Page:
one time your green energy
was so vibrant it sang straight to
heaven in a summery heat
then, as chill settled in your bones,
blushed, embarrassed by this new
weakness in your spine,
until a capricious wind,
one grey November day,
gave you the push to let go, and you did
oh so gently making your way
to a shallow grave
on the wet pavement, reflecting back
to your roots.
We are never more rooted
in this big universe than
when our eyes sting and
our heads hang heavy for loss.
When we, a procession of sun
glasses, watch, shifting feet,
as life disappears back into
those thick familiar arms.
Our backs, clothed in black,
savor warmth, unaware that
we are at once joyful and empty,
and crying for ourselves
mirrored in the lowering. How
we know deeply: absence
of something weighs more than
substance, and we fiercely hold on.
Like a king confined
by a future of shackles, i sit in my
big chair and listen, and grieve.
i am burying my brother.
i am burying my child. it matters not,
as i think only of me.
light fades, tightens its grip.
time is my best friend
who accepts such lonely things.
a burning sky dies over me,
sighs over me, extinguishes
like a lit match
blown softly unconscious.
fingers flaming pass out
into wispy smoke, clouds that once burned
hot slowly rust,
i watch them turn pyroclastic dark,
they turn against me –
an encroaching cloak of emptiness. i watch this death
a hungry voyeur. i listen though
nothing, nothing remains
save a sliver of a moon croaking awake, and black silhouettes
of trees and city rowhome skeletons whispering,
you always leave, you always do
but the gold is worth it for one brief hour,
that one small time our eyes got big
and drank colors possible only in dreams.
I buried my brother. And now,
the color of the sky has faded and with it
Time has donned a mystical velvet robe. He
wings me about the room like a mad scientist
whose hands are tied with potions and promises;
we were supposed to be
in a future I created full of greenery
and gold light. We were to be tomorrows and
tomorrows long from now.
His wand swirls round, stirring stars to wake. Another
day is over, and so ends this illusion.
I bury my head in my hands
and cry into soft fabric folds of his gentle gown.
Kiss my hip bones if
you want to know me.
Stubborn mouth, a lack
of venture grounds you.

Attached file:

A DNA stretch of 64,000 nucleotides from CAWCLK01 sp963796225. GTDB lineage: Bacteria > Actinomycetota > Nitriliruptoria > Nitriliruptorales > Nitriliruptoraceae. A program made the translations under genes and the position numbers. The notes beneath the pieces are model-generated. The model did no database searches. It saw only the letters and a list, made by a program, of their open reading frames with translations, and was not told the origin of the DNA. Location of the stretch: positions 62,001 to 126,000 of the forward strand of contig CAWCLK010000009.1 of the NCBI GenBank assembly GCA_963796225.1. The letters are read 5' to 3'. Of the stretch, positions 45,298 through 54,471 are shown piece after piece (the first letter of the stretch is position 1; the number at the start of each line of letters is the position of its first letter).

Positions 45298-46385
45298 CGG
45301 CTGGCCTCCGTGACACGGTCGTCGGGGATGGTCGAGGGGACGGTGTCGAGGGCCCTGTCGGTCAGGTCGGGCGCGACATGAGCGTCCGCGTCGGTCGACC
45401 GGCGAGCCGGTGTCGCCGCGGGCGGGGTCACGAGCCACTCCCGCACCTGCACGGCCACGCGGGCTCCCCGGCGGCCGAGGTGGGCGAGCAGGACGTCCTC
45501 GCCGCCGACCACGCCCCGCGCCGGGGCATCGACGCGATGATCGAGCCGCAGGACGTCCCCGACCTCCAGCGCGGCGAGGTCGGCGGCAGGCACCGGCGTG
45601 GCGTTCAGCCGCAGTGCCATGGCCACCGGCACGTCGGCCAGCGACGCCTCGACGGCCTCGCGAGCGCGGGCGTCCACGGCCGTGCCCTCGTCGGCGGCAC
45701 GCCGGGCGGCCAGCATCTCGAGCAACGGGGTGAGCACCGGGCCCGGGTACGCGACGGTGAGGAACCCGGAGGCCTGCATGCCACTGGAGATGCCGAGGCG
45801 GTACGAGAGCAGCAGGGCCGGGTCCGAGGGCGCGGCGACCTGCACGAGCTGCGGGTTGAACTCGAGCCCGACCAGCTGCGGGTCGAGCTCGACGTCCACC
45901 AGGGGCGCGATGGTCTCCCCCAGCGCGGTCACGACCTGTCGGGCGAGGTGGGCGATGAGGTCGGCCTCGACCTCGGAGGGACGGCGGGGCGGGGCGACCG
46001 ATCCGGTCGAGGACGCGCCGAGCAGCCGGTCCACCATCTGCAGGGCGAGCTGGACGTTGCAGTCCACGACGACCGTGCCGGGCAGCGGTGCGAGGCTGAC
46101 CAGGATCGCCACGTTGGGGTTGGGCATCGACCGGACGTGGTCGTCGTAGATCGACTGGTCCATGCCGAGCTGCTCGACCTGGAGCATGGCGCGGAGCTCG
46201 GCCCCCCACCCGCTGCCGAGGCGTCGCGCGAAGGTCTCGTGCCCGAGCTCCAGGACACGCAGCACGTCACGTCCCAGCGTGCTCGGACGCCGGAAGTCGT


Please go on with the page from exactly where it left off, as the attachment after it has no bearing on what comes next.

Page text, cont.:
Hip bones are grave lovers.
If you kiss mine, you’ll
taste certain ash and stars
promised again, so soon.
This cold wind
stings eyes while
pinching cheeks red.
Cold wind like death,
a playful devil,
seems to whisper
“did you really think
you were the one to
But, what if we lived in California,
what if we moved south of here ….
late hour, woozy with memories
that one adam says are ghosts.
how right he is, adams are vapor.
as are bens and jons
and young shadowy men
drinking too much,
driving too fast.
one adam wraps around a tree before i can tell him
anything, how i have a photo of him with birthday cake
poised waiting on his bottom lip for a sugary kiss
my god, we could have been anything by now
if we weren’t spread out across the sky, still waiting
on kisses from little girls like
dew-tipped grass in a morning chilly, ripe.
this is less a poem and more a few thoughts i have today. remembering the life of a fellow volleyball player. someone i knew only through association and friends yet i am deeply saddened over the loss of her to the world. when someone dies, you feel it too.
when someone dies, you feel it too.
your bones quake.
you remember with razor instinct
this skin is not
forever, this sky is such
ephemeral gift – how
wildly your cells
take for granted
each and every second.
you never noticed it before
or how your loved
ones seem so far away.
and then someone else just stops
and your breath catches,
you’re asleep, now Wake Up.
By the bay,
on cement cracked by weeds,
people sit like gulls fishing in dying daylight.
Fish bite, get taken, tossed, have one last
gulp and die.
Watch fish startled by air. Watch weeds bend beneath thin legs.
Watch gull-like people throw another line,
drown another beer,